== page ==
Sony accused of anti-competitive practices in UK courts, PlayStation digital policy under fire

Sony is being sued for alleged anti-competitive practices, including its digital sales policy that prohibits third-party PlayStation game sales.

1 minute & 58 seconds read time

The UK's Competition Appeals Tribunal has denied Sony's request to strike down and eliminate an anti-competitive lawsuit. Now the appeals court wants more information from Sony before the courts decide what to do next.

Sony accused of anti-competitive practices in UK courts, PlayStation digital policy under fire 3233

Sony Interactive Entertainment is being sued in the UK. The $6 billion class-action lawsuit is on the behalf of 8.9 million UK gamers, and alleges that Sony has abused its position to negatively affect consumers.

Alex Neill, the lawyer representing consumers in this case, says that Sony has a "near monopoly" on digital game and content sales on PlayStation, and it uses this power to mandate "strict terms" that "allow Sony to set the price of digital games and in-game content" while charging a 30% fee for all games and DLC/microtransaction content sold on the PlayStation Store. Neill alleges that this practice leads to "excessive and unfair" prices for consumers.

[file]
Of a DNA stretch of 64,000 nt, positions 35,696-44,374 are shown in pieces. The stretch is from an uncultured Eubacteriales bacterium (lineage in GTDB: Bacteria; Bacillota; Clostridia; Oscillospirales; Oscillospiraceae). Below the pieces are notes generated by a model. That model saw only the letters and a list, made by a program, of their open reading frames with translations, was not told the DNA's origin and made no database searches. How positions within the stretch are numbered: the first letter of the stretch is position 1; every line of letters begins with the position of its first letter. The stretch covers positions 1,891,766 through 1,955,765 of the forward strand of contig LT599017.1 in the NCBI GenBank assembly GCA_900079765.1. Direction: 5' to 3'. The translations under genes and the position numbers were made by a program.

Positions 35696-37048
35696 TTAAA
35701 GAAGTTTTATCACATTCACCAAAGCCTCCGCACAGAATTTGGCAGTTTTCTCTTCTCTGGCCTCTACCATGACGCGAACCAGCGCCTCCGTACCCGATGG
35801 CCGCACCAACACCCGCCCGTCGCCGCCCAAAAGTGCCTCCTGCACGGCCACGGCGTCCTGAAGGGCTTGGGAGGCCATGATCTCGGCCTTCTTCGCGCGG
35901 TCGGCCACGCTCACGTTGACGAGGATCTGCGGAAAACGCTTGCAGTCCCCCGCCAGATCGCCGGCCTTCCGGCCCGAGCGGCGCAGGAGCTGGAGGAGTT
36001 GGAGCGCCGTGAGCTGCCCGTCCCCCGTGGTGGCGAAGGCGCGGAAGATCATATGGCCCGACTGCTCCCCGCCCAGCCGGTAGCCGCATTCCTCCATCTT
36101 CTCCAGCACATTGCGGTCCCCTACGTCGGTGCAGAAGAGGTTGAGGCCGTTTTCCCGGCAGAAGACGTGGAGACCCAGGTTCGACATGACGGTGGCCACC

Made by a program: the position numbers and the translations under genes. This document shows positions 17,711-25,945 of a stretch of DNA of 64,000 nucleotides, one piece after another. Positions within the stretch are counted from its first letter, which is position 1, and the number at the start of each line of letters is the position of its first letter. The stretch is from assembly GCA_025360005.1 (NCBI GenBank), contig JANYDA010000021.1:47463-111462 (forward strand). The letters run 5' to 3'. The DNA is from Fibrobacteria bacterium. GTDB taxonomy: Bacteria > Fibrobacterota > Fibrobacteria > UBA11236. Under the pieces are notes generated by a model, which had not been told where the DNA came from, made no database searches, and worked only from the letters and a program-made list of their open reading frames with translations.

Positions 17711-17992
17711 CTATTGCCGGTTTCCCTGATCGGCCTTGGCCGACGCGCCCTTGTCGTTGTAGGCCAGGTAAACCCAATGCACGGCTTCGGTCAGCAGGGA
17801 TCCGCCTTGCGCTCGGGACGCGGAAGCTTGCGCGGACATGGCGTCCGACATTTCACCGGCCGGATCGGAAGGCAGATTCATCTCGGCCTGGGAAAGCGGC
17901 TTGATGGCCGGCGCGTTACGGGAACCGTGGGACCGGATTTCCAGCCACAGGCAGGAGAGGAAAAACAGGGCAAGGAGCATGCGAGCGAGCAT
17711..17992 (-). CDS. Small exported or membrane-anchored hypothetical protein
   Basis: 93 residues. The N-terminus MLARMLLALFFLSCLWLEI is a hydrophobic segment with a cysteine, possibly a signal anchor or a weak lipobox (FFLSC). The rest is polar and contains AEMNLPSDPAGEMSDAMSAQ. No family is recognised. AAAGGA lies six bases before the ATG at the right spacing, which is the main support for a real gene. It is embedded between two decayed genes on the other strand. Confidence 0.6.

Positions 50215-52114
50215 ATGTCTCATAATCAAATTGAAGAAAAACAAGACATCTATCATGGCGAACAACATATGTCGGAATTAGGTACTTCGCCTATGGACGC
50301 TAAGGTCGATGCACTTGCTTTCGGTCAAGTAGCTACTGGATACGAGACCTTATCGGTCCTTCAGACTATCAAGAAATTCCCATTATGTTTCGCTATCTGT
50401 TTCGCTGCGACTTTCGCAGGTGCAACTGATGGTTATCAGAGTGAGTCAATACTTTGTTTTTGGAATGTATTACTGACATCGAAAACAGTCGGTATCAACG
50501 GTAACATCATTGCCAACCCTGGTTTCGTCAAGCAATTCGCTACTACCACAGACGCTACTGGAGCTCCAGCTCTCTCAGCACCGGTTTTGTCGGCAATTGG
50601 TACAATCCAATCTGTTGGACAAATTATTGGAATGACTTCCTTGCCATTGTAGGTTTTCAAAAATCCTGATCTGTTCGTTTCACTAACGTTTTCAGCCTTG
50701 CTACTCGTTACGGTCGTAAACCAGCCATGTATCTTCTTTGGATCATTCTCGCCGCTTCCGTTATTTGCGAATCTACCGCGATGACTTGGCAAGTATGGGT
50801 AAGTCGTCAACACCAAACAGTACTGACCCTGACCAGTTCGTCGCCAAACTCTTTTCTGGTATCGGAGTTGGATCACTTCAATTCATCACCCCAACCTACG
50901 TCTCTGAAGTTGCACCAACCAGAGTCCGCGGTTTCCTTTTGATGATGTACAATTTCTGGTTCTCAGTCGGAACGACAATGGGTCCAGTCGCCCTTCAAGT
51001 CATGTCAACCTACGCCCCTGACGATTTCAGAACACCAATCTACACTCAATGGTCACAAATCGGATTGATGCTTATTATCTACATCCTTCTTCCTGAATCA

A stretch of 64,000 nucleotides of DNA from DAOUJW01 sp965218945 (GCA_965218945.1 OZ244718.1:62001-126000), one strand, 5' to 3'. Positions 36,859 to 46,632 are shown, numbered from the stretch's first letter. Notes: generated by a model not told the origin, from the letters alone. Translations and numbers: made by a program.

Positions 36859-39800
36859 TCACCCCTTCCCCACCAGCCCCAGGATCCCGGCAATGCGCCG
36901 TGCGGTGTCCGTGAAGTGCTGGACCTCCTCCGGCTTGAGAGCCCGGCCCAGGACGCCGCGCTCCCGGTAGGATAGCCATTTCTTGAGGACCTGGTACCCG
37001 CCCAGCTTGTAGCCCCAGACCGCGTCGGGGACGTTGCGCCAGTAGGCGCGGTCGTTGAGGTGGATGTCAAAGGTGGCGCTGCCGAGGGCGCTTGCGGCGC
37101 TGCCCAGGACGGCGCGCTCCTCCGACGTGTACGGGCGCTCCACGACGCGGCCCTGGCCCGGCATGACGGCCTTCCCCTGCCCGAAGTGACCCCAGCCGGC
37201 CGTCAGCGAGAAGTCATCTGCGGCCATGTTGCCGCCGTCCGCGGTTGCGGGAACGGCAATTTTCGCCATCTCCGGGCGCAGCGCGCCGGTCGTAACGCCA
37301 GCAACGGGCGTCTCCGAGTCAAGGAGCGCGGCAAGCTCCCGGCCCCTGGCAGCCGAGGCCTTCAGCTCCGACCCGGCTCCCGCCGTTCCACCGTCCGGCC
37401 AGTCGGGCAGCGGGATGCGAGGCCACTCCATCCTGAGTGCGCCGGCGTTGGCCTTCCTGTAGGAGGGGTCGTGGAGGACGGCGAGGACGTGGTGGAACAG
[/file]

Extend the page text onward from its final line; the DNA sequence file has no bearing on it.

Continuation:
Sony accused of anti-competitive practices in UK courts, PlayStation digital policy under fire 1

Sony instituted a digital policy in 2019 that prohibited the sale of PlayStation games at third-party retailers and storefronts, effectively locking digital PlayStation game purchases to Sony's digital marketplace.

Sony initially wanted this case to be thrown out, but the Competition Appeal Tribunal--the very same institution who oversaw the CMA case against the Microsoft-Activision merger--ruled that the case would continue. Sony didn't adequately rebut the claims and will now have a chance to defend against and reply to the allegations.

"We have concluded that, aside from the question of class definition, which we have dealt with as an eligibility point above, the applications by Sony for strike out/reverse summary judgment should be dismissed, given our conclusion that Sony has failed to establish that the PCR has no reasonable grounds for making the claims/no real prospect of succeeding at trial," the Tribunal wrote in its judgement.

Given the topics that the CAT has outlined, this case may deliver a boon of interesting information.

A preliminary list of the issues which the Tribunal is likely to explore is as follows:

  1. Market definition
  2. Systems competition/primary v aftermarket sales
  3. Two-sidedness
  4. Exclusive dealing/Tying/Bundling abuse
  5. Excessive pricing abuse
  6. Profit share v wholesale supply issues

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Derek joined the TweakTown team in 2015 and has since reviewed and played 1000s of hours of new games. Derek is absorbed with the intersection of technology and gaming, and is always looking forward to new advancements. With over six years in games journalism under his belt, Derek aims to further engage the gaming sector while taking a peek under the tech that powers it. He hopes to one day explore the stars in No Man's Sky with the magic of VR.

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